Diamond shoe problems and a run-in with the law

So when I last wrote, I left off with a teaser about my arrest in Oklahoma.

Which nearly happened. 

But didn't get blogged about sooner due to my tragic diamond shoe problems.  Brace yourselves.  You see, I have been without home phone or internet for about 10 days. 

I know!  How can one live in such dire circumstances? 

And it's all the more catastrophic because the lines to the house got cut accidentally by the guys digging our pool. 

Oh, the horror it is to be me!  How can anyone possibly be expected to live with such a travesty?  Sure, there are starving children in Africa, but WHAT. ABOUT. ME??


Anyway, we were driving from St. Louis to Texas after tearful farewells and a very stressful move.  

Anxiety and exhaustion hung in the air like a thick fog.   

So when I got off the freeway mistakenly in Big Cabin, Oklahoma and saw the red and blue lights behind me, I felt my stomach lurch.  

And possibly heard my mouth curse. 

Glancing in the mirror, I realized my dissheveled hair and smudged mascara would not go very far in helping me talk my way out of it.  I pulled out my license, registration, and insurance card in preparation of the impending ticket.

When the officer approached my vehicle, I rolled the window down and tried my best to look attractive and law-biding.  

        "Excuse me, ma'am, can you please get out of the vehicle?" 

Uh, sure.  

When a big man holding a gun and a badge asks you to do that, you don't really have a choice in the matter, do you?

I followed the officer back to his patrol car where he instructed me to get in the front seat.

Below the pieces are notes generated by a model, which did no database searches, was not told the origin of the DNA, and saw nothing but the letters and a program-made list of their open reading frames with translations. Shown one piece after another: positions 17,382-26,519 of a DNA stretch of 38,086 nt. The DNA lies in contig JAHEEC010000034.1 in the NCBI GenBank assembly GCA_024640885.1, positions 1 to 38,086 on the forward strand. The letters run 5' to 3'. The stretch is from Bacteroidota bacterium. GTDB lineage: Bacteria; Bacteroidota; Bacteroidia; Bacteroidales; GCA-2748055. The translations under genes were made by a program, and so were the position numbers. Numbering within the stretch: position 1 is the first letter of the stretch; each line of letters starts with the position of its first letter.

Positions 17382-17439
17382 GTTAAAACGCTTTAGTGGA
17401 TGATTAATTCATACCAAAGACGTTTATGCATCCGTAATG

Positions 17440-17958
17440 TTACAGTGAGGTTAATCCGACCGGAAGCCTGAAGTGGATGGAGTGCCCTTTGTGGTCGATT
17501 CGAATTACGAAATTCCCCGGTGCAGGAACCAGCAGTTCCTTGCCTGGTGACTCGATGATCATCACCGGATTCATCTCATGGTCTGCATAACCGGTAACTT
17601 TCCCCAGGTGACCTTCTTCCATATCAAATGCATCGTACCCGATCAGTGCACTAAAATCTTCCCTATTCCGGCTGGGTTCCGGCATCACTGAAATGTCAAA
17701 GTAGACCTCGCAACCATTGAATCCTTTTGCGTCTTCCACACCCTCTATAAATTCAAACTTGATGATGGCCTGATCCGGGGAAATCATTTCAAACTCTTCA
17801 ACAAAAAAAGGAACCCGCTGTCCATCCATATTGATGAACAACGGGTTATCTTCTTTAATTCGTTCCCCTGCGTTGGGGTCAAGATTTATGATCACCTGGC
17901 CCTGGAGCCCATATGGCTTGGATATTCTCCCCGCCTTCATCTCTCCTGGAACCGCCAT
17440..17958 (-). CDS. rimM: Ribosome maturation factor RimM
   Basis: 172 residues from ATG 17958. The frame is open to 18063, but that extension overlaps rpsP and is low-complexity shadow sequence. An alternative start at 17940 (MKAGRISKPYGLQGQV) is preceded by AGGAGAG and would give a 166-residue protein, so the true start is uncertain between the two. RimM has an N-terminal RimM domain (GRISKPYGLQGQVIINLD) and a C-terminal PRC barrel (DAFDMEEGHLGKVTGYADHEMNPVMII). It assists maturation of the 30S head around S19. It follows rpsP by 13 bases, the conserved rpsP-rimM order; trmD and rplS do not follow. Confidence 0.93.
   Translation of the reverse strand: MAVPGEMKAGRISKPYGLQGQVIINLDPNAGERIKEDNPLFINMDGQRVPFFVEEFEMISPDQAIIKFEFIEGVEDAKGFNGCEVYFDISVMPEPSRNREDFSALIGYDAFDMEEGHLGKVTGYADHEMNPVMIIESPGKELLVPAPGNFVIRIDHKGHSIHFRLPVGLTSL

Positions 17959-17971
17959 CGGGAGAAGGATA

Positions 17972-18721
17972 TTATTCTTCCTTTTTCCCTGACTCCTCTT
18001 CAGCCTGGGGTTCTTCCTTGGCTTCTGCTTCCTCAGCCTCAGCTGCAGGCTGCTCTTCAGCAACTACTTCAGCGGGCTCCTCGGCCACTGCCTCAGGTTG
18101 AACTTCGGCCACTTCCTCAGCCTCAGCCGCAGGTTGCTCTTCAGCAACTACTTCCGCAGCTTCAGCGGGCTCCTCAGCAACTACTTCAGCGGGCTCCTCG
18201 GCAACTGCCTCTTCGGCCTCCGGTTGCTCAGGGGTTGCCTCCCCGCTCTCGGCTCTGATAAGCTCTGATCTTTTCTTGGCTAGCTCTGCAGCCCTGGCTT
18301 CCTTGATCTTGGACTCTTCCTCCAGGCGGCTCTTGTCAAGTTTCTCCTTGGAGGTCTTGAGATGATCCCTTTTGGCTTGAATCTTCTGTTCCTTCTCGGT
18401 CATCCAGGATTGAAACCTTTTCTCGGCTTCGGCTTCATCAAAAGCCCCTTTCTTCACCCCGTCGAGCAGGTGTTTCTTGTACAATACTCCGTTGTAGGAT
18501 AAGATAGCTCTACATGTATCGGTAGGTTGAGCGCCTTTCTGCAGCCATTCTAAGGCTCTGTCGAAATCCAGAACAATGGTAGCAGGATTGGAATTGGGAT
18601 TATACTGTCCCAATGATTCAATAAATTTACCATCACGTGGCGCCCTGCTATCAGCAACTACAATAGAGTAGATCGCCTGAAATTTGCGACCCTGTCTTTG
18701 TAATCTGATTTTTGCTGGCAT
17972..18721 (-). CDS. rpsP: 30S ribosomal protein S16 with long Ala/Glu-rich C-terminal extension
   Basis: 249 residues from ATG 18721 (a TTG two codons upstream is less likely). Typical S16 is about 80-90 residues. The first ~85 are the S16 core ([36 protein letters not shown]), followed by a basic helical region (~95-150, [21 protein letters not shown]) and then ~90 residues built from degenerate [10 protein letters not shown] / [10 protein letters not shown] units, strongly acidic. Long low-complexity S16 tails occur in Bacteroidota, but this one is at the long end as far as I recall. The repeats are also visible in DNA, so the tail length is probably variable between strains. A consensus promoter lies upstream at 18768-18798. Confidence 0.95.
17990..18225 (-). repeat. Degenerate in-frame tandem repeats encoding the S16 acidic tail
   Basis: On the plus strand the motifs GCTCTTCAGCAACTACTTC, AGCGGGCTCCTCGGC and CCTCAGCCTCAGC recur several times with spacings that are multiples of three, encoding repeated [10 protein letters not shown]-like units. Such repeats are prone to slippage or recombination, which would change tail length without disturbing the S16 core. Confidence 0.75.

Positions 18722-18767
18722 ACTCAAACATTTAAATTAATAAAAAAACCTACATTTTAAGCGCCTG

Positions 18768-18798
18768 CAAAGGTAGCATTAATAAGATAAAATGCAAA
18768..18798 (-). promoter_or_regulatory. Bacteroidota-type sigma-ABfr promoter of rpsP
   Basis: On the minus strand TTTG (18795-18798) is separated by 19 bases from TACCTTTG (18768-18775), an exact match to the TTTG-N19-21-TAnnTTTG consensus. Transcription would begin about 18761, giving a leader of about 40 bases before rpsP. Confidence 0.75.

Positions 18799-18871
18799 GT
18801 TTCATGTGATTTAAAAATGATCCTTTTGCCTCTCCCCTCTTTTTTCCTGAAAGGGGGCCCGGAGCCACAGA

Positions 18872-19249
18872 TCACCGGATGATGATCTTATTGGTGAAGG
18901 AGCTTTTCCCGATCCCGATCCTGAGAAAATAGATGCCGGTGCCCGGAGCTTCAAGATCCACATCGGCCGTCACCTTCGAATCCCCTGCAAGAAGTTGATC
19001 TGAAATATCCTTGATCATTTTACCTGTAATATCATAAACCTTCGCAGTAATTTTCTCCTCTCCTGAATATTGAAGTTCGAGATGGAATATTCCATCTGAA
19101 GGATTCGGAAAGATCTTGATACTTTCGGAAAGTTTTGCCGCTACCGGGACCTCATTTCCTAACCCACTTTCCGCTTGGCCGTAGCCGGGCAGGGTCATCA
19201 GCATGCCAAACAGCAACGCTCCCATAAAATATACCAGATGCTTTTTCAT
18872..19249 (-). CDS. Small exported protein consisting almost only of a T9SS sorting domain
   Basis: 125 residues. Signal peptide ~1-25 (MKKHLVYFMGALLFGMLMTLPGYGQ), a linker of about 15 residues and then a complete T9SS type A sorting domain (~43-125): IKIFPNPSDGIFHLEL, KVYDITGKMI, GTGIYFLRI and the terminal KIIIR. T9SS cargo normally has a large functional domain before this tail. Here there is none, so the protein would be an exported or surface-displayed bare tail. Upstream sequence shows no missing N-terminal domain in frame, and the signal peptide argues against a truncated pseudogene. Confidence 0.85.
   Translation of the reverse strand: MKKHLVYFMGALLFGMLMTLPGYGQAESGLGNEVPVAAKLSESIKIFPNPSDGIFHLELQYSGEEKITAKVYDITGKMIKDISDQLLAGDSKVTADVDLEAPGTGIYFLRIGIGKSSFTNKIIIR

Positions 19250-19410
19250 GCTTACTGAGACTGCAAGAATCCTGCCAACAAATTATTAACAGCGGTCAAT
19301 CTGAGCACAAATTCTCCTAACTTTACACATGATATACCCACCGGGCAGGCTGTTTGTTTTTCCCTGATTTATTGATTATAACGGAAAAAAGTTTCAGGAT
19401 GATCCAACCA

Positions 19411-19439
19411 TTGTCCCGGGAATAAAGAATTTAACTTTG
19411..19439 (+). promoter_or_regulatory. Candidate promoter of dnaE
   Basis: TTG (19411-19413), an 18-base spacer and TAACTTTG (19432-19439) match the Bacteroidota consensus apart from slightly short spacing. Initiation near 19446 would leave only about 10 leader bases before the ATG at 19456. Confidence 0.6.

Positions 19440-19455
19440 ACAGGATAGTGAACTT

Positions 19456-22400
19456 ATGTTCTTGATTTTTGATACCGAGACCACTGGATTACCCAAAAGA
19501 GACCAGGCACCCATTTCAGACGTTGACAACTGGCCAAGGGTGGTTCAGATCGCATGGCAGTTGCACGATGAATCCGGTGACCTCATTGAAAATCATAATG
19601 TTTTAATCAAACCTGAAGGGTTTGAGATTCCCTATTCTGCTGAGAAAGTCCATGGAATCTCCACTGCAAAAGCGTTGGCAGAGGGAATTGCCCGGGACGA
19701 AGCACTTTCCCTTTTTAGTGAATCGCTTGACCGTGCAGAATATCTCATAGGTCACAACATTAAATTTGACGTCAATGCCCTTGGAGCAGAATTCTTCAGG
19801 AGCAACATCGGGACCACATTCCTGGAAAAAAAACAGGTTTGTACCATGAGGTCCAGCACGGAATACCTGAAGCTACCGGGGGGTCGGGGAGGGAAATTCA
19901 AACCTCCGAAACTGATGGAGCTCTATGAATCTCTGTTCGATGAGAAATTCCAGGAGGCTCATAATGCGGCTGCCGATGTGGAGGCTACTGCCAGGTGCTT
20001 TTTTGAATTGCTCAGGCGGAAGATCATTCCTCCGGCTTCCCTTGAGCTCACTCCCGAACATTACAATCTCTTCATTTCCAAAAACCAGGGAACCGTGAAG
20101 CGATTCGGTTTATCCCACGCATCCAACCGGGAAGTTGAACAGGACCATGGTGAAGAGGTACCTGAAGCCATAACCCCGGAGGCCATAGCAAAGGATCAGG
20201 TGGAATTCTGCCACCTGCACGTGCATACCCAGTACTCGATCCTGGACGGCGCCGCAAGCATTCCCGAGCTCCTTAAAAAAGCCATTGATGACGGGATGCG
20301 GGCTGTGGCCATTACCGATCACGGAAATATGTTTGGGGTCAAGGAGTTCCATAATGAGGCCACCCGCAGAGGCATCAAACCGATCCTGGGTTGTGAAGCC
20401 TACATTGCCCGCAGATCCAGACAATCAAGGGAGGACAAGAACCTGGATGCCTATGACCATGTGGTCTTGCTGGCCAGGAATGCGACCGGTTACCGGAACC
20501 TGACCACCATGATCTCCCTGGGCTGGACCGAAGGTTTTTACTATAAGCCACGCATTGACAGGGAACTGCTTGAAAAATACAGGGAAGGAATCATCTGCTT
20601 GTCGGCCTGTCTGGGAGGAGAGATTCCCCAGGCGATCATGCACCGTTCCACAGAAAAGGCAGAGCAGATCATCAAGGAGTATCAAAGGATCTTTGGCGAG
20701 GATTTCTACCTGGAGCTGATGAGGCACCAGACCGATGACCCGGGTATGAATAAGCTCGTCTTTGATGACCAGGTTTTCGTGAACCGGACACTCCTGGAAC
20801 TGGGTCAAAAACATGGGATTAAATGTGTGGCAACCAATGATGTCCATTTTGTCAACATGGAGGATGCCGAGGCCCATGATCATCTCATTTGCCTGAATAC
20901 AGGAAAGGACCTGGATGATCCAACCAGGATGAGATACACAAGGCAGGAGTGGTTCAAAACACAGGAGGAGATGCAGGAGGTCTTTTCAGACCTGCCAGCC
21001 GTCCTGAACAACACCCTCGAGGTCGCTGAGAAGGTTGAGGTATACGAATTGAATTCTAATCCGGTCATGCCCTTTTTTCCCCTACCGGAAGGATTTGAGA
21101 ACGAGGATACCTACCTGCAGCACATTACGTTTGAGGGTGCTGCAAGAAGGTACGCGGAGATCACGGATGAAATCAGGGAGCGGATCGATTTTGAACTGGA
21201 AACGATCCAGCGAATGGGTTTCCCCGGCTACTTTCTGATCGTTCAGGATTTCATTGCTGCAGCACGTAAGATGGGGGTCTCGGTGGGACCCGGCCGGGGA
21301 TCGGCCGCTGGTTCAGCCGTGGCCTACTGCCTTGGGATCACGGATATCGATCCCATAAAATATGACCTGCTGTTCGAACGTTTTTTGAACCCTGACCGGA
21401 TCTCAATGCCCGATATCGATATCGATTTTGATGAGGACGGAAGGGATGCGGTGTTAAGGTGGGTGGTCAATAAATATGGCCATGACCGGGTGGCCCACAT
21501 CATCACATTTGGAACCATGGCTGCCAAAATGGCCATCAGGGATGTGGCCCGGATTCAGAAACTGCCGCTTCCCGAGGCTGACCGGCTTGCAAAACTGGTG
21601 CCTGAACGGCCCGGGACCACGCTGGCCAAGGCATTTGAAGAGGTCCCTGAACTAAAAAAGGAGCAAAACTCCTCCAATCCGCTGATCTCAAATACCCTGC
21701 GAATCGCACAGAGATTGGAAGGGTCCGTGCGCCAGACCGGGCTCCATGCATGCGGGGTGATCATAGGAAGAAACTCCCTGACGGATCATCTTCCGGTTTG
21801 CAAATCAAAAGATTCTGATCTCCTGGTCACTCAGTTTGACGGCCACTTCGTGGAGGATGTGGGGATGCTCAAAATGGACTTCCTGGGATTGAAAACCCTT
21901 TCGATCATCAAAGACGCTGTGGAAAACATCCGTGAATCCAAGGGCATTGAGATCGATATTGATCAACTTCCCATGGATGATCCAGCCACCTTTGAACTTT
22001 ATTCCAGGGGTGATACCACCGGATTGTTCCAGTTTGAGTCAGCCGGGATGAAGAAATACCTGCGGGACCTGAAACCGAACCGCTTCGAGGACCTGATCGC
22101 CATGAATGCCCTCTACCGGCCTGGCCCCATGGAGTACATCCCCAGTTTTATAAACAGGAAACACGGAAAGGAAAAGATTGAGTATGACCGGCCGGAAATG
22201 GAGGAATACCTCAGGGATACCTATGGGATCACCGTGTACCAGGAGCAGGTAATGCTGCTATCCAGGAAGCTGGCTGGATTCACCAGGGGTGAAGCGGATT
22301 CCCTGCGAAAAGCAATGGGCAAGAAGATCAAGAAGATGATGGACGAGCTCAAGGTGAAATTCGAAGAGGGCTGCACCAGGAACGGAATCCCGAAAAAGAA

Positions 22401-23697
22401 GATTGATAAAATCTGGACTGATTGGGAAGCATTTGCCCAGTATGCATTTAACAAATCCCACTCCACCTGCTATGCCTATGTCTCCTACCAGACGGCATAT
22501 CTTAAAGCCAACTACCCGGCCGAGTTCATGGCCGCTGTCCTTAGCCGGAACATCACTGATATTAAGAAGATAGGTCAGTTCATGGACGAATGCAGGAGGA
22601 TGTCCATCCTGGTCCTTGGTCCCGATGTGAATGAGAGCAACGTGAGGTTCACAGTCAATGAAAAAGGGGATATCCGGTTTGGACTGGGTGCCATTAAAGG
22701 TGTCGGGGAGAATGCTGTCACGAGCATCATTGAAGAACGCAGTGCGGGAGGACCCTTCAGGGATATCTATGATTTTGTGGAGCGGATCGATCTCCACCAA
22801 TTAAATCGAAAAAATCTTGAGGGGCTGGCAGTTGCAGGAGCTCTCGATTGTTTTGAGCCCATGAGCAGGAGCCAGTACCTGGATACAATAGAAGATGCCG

Yes.  You read that right.

With my heart pounding a mile a minute inside my chest, I did as I was told.  Warily, I glanced ahead at the car containing my children.  I could see my anxiety mirrored on their faces.

The policeman busied himself with calling in my plate number and running a check on my license.  I glanced around, noting shotguns, handcuffs, and all manner of police paraphernalia.     


I started shaking and had to sit on my hands to contain the fear.  

The big, burly police officer started making chit-chat and I really began to panic.  He asked me all kinds of questions.  Where I lived, where I was going, how long I had been on the road.   

He then proceeded to tell me that I was going the wrong way to Dallas.  He offered up the route that took me through his tiny little town as the best way to get there.   

Not really thinking, I blurted out, "Yeah, but who wants to go through tiny towns with slow speed limits and cops pulling you over every five minutes?" 

Well.  Was THAT the wrong thing to say. 

He closed his eyes and looked like he was counting to ten, trying to maintain his composure.  I think I saw a few veins on his forehead bulge. 

He turned to face me, put his hand on his revolver, and said, "I'm sorry that obeying the law is such an inconvenience for you." 

I mumbled something about it being a joke and turned my head to look out the window.  Wishing fervently for an invisibility cloak.  Or a time machine.  Or a suicide pill. 

What felt like hours later, my friendly neighborhood pig handed me the ticket and I had to keep myself from running like a maniac back to my car. 

What the eff?

Why did a simple traffic stop for speeding necessitate a visit to the front of the patrol car?  What happened to me waiting patiently in my own car to be served with a ticket?   Could I have refused him?  What are my rights in a situation like this?

I'm guessing none.

I'm just thankful that my smart mouth didn't land me into any more trouble.   

I mean, who would nag the pool guy to work faster if my large rear end is rotting in a jail cell in Oklahoma?


Moving Day